Terracotta beak-spouted jar, Vasiliki ware


On view at The Met Fifth Avenue in Gallery 151

Vasiliki ware is named for the site where it was first discovered in Eastern Crete. Potters created extremely hot kilns to achieve a distinctive mottled effect. They coated vessels with an inconsistent mixture of diluted clay and red pigment and fired them unevenly, so the hottest areas turned black. The deliberate patterns were made by placing carbon on the surface. Such vases were distributed throughout Crete and have become the hallmark of pottery of the Early Minoan II period.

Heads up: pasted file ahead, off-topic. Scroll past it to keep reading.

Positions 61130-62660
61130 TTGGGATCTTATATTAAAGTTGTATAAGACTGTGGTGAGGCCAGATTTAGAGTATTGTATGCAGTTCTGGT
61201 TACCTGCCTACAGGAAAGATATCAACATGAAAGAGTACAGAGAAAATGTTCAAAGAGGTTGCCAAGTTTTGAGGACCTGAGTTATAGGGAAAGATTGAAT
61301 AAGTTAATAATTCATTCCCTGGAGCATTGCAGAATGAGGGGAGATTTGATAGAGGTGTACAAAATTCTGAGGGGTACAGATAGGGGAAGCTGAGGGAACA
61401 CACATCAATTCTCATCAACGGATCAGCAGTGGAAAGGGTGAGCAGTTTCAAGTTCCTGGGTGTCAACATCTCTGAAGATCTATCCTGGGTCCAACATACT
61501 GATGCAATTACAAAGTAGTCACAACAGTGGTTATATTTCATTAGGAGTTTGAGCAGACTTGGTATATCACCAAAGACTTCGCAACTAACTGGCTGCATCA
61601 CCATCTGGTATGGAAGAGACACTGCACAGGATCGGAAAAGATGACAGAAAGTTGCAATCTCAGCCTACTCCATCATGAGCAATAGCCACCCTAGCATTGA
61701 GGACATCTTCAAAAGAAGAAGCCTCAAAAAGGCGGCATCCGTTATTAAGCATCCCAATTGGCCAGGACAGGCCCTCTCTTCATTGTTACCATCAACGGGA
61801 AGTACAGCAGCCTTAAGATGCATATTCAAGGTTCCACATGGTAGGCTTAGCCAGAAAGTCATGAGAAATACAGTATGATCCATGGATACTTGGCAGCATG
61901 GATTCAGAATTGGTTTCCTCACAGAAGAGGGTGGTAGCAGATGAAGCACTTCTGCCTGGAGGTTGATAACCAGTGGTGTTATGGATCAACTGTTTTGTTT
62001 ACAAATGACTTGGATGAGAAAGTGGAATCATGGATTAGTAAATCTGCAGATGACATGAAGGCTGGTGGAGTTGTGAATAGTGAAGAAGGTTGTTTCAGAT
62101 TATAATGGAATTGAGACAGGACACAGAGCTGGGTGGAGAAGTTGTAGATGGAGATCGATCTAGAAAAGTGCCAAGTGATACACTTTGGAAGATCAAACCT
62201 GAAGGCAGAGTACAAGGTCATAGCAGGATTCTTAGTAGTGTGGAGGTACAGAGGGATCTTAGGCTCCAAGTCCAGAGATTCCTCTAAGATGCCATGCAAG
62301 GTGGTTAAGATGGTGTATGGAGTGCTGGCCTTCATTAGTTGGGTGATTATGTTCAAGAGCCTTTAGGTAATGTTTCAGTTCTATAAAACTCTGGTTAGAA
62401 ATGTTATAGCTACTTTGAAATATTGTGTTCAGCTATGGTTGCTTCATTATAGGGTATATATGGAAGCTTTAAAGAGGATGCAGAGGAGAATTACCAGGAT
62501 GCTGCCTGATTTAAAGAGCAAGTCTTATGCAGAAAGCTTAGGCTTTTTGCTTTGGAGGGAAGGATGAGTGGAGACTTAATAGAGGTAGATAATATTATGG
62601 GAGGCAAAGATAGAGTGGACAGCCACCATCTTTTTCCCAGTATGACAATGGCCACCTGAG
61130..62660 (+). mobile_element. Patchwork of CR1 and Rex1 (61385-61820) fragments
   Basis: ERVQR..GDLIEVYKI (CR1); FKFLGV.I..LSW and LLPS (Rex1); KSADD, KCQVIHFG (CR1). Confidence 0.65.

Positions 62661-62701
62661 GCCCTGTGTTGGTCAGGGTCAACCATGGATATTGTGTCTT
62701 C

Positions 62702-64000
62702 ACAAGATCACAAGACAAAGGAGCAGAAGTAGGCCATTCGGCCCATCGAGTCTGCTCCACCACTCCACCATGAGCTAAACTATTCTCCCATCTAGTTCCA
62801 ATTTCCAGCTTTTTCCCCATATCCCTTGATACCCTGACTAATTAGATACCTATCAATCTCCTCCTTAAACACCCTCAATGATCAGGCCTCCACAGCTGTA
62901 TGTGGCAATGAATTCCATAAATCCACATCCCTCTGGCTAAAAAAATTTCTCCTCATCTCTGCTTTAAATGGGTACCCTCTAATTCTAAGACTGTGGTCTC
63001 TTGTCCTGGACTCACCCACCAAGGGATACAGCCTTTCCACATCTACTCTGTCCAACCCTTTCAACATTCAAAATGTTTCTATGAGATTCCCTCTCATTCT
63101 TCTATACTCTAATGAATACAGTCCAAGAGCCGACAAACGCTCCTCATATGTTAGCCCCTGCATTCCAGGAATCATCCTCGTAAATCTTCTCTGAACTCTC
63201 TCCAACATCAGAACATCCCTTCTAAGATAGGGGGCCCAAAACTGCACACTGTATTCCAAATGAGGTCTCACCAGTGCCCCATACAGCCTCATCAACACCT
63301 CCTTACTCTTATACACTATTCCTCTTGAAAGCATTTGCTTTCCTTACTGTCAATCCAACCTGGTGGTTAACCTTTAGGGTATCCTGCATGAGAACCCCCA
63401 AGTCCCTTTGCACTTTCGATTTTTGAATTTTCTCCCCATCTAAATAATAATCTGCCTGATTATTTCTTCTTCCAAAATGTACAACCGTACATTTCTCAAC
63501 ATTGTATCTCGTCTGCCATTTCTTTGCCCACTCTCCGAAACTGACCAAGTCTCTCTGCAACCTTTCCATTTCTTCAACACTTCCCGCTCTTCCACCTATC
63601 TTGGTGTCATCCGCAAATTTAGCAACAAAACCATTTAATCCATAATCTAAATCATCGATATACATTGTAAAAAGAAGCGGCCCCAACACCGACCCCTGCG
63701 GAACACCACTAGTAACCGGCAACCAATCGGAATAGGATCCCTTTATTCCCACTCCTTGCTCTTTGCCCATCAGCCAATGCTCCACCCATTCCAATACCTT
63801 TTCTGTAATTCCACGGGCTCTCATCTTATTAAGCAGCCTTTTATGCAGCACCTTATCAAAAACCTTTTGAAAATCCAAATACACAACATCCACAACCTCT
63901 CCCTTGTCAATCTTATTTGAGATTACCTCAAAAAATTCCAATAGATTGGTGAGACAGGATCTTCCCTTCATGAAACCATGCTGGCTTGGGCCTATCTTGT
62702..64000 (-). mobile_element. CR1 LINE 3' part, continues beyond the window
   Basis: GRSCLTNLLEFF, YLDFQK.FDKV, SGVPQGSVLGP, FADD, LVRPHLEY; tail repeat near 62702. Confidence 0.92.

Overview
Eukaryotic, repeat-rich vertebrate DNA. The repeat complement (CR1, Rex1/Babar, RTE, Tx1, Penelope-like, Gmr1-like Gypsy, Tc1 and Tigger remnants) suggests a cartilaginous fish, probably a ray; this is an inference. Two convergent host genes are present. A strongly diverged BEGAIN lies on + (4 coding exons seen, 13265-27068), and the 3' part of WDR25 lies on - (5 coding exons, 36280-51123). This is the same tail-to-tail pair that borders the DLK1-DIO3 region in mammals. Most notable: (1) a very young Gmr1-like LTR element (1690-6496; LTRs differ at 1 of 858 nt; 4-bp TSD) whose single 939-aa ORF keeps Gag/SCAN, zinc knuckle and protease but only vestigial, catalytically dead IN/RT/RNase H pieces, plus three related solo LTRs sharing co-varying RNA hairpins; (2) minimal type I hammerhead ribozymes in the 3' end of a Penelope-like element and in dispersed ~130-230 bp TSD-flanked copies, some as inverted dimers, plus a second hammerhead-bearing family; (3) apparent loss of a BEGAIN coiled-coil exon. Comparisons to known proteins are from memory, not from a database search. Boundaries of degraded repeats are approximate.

Terracotta beak-spouted jar, Vasiliki ware, Terracotta, Minoan

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